The Babadook, Dark Touch, Nick Cave
The 58th BFI London Film Festival runs from 8 to 19 October, and we have previews of Peter Strickland’s latest, The Duke of Burgundy, enigmatic Hong Kong serial killer drama Black Coal, Thin Ice, Spanish cave chiller In Darkness We Fall and Chinese Spaghetti Western homage No Man’s Land. We also interview Viggo Mortensen about his involvement in Lisandro Alonso's Jauja, and to mark the 40th anniversary screening of The Texas Chain Saw Massacre, we explore how Tobe Hooper’s landmark film was created from the original script.
LFF audiences will also have a chance to check out the brilliant Iranian skateboarding vampire girl tale A Girl Walks Home Alone at Night and Aleksei German’s sumptuous final sci-fi epic Hard to Be a God, both first seen at the 20th Etrange Festival. Straight from Toronto come Mark Hartley's Electric Boogaloo and Abel Ferrara’s Pasolini while post-Spanish Civil War horrific sisterly drama Shrew’s Nest, produced by Alex de la Iglesia, was a highlight at Sitges.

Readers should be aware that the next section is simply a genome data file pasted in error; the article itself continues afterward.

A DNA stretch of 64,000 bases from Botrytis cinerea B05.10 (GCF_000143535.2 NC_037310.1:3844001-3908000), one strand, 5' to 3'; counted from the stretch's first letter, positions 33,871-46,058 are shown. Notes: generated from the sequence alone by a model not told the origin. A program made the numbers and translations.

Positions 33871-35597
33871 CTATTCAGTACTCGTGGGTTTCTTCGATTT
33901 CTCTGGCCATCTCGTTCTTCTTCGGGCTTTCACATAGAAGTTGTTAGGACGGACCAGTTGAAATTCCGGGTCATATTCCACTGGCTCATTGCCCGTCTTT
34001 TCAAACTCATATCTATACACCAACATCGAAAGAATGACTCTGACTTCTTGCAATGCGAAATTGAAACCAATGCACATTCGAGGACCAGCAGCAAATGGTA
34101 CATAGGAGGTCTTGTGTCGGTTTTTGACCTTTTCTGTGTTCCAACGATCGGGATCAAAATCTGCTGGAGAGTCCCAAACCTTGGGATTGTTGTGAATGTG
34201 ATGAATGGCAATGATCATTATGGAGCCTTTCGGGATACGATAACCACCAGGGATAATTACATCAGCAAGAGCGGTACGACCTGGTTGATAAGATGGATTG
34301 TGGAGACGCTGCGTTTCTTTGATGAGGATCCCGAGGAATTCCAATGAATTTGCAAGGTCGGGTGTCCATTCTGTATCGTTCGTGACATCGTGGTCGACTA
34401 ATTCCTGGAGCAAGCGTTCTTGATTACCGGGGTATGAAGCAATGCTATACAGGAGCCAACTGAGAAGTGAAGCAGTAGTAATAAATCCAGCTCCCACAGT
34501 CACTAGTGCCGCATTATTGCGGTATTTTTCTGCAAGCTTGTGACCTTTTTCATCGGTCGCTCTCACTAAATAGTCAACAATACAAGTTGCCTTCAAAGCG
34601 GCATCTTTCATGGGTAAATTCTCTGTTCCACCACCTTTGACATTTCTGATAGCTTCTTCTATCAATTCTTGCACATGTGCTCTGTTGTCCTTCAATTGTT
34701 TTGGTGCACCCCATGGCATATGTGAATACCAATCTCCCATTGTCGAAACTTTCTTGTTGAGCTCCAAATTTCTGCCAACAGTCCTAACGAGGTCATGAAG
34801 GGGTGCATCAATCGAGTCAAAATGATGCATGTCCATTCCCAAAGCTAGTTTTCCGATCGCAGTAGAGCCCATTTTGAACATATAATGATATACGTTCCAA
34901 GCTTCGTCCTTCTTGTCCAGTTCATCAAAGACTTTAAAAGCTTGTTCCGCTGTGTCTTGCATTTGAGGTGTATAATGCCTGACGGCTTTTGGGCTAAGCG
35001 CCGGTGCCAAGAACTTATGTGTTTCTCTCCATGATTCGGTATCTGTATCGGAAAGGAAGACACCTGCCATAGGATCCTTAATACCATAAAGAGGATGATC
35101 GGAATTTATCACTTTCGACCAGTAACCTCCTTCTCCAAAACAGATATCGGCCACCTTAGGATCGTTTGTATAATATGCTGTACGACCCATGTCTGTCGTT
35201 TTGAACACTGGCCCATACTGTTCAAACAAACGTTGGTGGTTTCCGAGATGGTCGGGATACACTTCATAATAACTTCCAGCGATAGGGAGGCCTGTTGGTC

On general release in UK cinemas this month is the creepy and poignant Australian monster tale The Babadook, and we also review hallucinatory French nightmare Horsehead and Ramin Bahrani’s superb dramatic thriller 99 Homes, one of our TIFF favourites.
In home entertainment, we take a look at David Cronenberg's newly restored Shivers, Marina de Van’s Irish-set supernatural drama Dark Touch, and we have a comic strip review of Hayao Miyazaki’s final film The Wind Rises. Plus we speak with Iain Forsyth and Jane Pollard about their Nick Cave documentary 20,000 Days on Earth, while in the Film Jukebox, Athens-based dance music duo Felizol and the Boy pick their favourite movies.■